“We can drink our way out of trouble 1p at a time”
The big policy news for those in pensions is the bringing forward of the changes to the Basic State Pension which weren’t in the budget but will profoundly impact Defined Benefit costs and possible benefits ( yes Michael Johnson – it looks like some people in the public sector will get even more pension!).
The not so big bit of news is that the Treasury have abandoned the idea of smoothing actuarial valuations (good thing too say the Institute of Actuaries – missed opportunity say my colleagues). The result will be to consign companies to the yoke of funding a liability that rises and falls with markets they know little and care less about. Many more companies will go to the wall as a result but at least the integrity of LDI is intact.
This wasn’t really a budget about pensions and the usual scare stories about threats to pension saving proved groundless.
Nor was it a budget for pensioners . Cleary the Chancellor , once he’d read yesterday’s blog, didn’t have time to change his tune. I promise to blog earlier next year Gideon.
The measures outlined (below) will influence our behaviours as we run our businesses (as well as our drinking habits). Pensions people are going to have to be thinking a lot more about business behaviours over the next five years as we introduce our own “pension tax” (well that’s what many SMEs refer to when they talk about auto-enrolment). Every tweak to national insurance , corporation tax and VAT is likely to have perverse implications for the planning companies make to integrate a corporate pension into their reward strategies.
I’m grateful to Chantrey Vellacott for this summary of the tax changes in the budget.
(i) From April 2015 the main rate of corporation tax will be further reduced by 1% to 20%.
(ii) From April 2015, the small profits rate and the main rate will be unified at 20% thereby removing complex tax rate calculations.
(iii) From April 2013, the headline rate of the R&D Large Company ATL credit will be increased to 10% from the 9.1% rate proposed in the 2012 Budget.
(iv) A disincorporation relief will be introduced for five years from April 2013 to allow a company with qualifying assets under £100,000 to transfer certain assets to its shareholders so that no corporation tax charge arises on the company on the transfer.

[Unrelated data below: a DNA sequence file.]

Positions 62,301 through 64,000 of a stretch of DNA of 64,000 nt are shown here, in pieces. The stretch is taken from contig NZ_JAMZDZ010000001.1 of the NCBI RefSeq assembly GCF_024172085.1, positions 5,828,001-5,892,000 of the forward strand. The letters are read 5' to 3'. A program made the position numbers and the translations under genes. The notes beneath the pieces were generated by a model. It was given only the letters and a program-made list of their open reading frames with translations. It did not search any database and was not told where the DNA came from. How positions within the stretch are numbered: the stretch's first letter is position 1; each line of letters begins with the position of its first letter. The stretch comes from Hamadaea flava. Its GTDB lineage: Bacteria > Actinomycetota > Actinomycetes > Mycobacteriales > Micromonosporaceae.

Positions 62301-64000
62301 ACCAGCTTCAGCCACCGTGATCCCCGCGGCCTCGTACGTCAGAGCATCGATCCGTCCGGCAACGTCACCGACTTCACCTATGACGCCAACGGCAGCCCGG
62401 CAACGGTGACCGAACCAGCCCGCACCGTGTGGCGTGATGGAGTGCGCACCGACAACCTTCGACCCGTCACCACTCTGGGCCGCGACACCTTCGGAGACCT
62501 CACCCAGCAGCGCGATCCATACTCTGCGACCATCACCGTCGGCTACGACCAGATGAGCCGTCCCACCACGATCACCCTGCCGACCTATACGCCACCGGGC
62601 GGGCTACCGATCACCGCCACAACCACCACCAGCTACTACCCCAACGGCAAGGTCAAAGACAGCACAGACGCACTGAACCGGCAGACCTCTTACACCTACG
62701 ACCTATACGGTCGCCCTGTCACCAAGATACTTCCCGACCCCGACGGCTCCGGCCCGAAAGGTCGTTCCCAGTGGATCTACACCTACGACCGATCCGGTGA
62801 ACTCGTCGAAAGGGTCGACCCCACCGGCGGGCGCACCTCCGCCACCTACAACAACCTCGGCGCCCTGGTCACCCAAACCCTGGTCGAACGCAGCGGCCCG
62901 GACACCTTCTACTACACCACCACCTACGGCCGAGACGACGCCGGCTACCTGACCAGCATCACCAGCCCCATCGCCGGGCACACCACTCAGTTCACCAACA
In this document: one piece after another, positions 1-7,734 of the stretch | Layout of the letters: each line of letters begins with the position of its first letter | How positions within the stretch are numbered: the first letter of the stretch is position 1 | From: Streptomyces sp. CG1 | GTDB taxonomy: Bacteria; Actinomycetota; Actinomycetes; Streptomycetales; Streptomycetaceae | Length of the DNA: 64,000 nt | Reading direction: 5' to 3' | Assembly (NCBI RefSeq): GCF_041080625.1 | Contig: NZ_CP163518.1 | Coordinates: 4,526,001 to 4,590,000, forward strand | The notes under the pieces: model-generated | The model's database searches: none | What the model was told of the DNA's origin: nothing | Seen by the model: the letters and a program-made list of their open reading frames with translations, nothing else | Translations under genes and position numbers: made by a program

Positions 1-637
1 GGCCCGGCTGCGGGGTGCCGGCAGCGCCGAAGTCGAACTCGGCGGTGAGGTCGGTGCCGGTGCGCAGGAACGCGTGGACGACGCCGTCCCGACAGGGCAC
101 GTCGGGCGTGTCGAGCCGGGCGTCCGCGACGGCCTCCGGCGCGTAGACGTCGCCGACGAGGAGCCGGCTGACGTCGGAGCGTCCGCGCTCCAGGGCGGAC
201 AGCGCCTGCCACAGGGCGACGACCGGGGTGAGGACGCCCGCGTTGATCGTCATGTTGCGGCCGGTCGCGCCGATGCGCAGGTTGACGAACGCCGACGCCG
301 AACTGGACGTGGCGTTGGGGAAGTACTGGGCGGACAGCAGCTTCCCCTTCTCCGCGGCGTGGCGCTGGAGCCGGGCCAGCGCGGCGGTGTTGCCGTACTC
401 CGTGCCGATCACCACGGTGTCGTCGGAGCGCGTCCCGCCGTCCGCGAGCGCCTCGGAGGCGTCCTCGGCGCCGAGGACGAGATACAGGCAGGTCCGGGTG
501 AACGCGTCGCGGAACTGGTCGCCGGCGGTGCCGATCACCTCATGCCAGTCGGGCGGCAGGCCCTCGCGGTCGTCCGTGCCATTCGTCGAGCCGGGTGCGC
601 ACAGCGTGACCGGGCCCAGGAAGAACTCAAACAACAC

(i) From April 2014, businesses and charities will have an Employment Allowance of up to £2,000 per year towards their employer’s National Insurance Contributions bill.
(ii) From April 2013 the VAT registration threshold will be increased to £79,000.
(i) From 6 April 2014 the first £10,000 of income will be free from income tax, the personal allowance increasing by £560 to £10,000.
(ii) From 6 April 2014 the 40% tax band will start at £41,865.
(iii) From 6 April 2013 tax losses will be capped at the greater of £50,000 or 25% of income. Some reliefs will be exempt such as charitable reliefs and EIS and SEIS share loss relief.
(iv) The statutory residence test is introduced from 6 April 2013.
(v) From autumn 2015 a new Tax-Free Childcare Scheme will be introduced for 20% of childcare costs up to £1,200 per child per year.
(vi) The IHT nil-rate band will remain frozen at £325,000 until 2017-18.
(i) The annual CGT exemption will rise to £11,000 in April 2014 and £11,100 in April 2015.
(ii) There will be a 50% relief against CGT chargeable on gains realised in 2013-14 which are reinvested in the Seed EIS in 2013-14 or 2014-15.
(iii) Stamp Duty on shares for companies listed on certain growth exchanges such as AIM and ISDX will be abolished after April 2014.
(iv) From 6 April 2013 Entrepreneurs’ Relief will be extended to cover gains made on shares acquired through the exercise of EMI options.
(i) A new general Anti-Abuse Rule (GAAR) is being introduced.
(ii) The use of offshore employment intermediaries to avoid paying income tax and NICs will be countered.
(i) A new “Help To Buy” loan finance scheme will assist homebuyers unable to fund deposits on house purchases.
(ii) The fuel duty increase that was planned for 1 September 2013 is being cancelled.
(iii) The general beer duty is being reduced by 1p per pint.
(iv) The Bank Levy rate will be increased.
- The 2013 Budget at a glance – key points from Chancellor George Osborne’s statement to the House of Commons (independent.co.uk)
- Budget 2013: Checklist (telegraph.co.uk)
- ‘Pay for long-term care with National Insurance on pensions’ (telegraph.co.uk)
- My budget: what I’d be doing on Wednesday (taxresearch.org.uk)